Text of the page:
Off subject but fascinating reading that New Yorker article on the Mosul Dam ready to break. If it breaks the death toll is estimated to be 500,000 to 1,500,000. Experts are saying replace dam, replace the dam, replace the dam. What do they do? Hire outside contractors (they can’t do it) to shoot grout into the streams becoming rivers that have opened up under the dam.

      • Sandgroper says:

        Dave, that’s a really interesting piece about the Mosul Dam. It would be normal practice to grout the foundation before building the dam wall – it’s not made clear in this case whether that was done, but it should have been, if those Swiss had known what they were doing (which is not at all clear at this point). But it would have been a massive job, going down several hundred feet all the way across. It’s also quite normal, particularly with older dams, to grout underneath them to prevent piping through the foundation, but again, in this case, they are really up against it. They have a crew of Italians on it, which is probably as good as they can do – the Italians know as much about this stuff as anyone.

        Ultimately, the truth is that they just built the dam in a really bad place, and some time, hopefully sooner rather than later, they are going to have the bite the bullet and de-commission it, or at least operate it at a much lower water level to reduce the water pressure under the dam to something manageable.

        • dave chamberlin says:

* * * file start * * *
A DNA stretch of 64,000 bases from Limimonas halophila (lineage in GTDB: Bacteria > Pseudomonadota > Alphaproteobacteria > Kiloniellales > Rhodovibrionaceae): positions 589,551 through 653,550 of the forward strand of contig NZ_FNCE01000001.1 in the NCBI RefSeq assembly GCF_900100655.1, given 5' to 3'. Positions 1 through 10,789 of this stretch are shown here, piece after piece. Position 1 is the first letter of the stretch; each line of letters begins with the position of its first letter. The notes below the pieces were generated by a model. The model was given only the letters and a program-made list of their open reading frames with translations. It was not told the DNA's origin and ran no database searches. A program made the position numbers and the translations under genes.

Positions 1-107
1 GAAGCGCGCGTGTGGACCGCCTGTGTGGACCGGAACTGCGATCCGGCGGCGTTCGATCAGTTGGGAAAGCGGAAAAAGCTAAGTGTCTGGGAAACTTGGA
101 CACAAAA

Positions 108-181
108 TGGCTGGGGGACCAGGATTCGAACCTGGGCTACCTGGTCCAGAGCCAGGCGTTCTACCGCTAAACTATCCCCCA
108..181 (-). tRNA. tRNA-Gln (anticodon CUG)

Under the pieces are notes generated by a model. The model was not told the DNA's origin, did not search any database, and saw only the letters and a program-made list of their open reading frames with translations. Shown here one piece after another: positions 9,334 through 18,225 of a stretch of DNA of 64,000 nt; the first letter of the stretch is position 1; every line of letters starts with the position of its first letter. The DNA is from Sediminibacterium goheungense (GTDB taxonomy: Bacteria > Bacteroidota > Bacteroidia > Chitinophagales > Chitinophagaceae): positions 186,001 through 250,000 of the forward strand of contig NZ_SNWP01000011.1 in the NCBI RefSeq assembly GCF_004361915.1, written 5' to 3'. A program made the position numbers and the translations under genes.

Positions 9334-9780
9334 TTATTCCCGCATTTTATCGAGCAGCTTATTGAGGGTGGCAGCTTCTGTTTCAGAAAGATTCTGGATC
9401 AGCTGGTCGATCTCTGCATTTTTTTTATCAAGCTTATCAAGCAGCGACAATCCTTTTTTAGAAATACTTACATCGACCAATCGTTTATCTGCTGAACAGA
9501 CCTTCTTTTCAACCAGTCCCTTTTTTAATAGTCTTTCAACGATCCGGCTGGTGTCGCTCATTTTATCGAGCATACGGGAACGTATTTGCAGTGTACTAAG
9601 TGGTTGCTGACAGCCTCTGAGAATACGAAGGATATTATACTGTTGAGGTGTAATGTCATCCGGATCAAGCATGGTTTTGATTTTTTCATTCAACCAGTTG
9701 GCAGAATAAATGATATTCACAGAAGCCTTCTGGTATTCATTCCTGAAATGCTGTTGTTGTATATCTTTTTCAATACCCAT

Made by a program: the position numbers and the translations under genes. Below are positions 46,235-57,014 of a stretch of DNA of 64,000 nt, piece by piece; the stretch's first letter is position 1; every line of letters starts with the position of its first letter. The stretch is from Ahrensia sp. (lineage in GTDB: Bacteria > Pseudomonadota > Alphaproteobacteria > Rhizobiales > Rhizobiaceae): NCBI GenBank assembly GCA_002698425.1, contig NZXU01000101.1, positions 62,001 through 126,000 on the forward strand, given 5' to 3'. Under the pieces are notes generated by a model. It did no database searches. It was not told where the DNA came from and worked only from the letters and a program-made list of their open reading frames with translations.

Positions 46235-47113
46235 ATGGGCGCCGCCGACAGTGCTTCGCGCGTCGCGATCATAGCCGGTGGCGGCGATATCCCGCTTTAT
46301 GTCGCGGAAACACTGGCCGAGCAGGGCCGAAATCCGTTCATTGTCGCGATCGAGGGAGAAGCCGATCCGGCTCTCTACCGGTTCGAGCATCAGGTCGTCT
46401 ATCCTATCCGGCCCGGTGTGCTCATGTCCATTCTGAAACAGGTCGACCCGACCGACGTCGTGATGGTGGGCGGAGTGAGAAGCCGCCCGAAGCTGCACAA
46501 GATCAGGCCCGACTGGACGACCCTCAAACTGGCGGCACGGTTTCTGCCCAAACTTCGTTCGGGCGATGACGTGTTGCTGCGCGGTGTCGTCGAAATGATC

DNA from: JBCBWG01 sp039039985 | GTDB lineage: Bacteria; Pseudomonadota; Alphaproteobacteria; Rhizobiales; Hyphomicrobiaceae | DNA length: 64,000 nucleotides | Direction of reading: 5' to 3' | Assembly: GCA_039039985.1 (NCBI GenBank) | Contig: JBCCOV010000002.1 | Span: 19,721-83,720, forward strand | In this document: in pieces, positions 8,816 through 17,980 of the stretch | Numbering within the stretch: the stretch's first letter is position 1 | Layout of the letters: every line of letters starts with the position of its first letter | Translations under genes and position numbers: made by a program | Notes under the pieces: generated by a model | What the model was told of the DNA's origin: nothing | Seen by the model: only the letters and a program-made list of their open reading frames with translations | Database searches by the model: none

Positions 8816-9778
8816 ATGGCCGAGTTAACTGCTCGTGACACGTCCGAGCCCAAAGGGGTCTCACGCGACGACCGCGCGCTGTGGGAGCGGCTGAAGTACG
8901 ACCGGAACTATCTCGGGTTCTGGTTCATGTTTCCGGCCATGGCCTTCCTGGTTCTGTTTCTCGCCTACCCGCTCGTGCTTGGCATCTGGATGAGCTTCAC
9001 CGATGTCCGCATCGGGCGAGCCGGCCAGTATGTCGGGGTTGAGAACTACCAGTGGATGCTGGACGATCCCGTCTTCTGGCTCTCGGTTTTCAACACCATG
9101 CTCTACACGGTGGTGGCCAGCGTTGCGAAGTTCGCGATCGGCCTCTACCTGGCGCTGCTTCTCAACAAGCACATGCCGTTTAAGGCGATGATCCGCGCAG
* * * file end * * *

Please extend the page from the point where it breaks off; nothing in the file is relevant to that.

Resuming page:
I know you are an engineer and I appreciate your opinion. I think the Mosul Dam is a symbol of a much larger crumbling and collapse that will we be witnessing in decades to come in this part of the world.

    • Thiago Ribeiro says:

      So that’s where all those colored lesbians hide… In medical research. There’s why I have never seen one at a clinic.

  2. dearieme says:

    If a devout Moslem found such ancient knowledge, wouldn’t he be honour bound to destroy it?

    • marcel proust says:

      Given the well established role of the Islamic civilizations in the preservation and transmission of ancient Greek works, this is ambiguous. It probably depends on the time-varying (& place varying) meaning of what it means to be a devout Moslem. Are modern-day devout Shia in agreement with Salafis on this point? Further, my understanding is that there are many devout Moslems who are not fundamentalist, certainly not like the Sunni, much like, e.g., Abraham Heschel, a devout Reform and then Conservative Jew.

      • dearieme says:

        You remember the argument. If the knowledge is in the Koran then the other stuff is redundant, so destroy it. If the knowledge is not in the Koran, it’s false so destroy it.

        I gather than much of the preservation of Greek works took place in Persia while it was resentfully, and only imperfectly, Islamic.

  3. Sandgroper says:

    Taoist magic also works if you are being bothered by a ghost. Communism, not so much. In fact, it’s high time that someone paid a Taoist priest to get rid of Mao’s ghost once and for all.

  4. Toddy Cat says: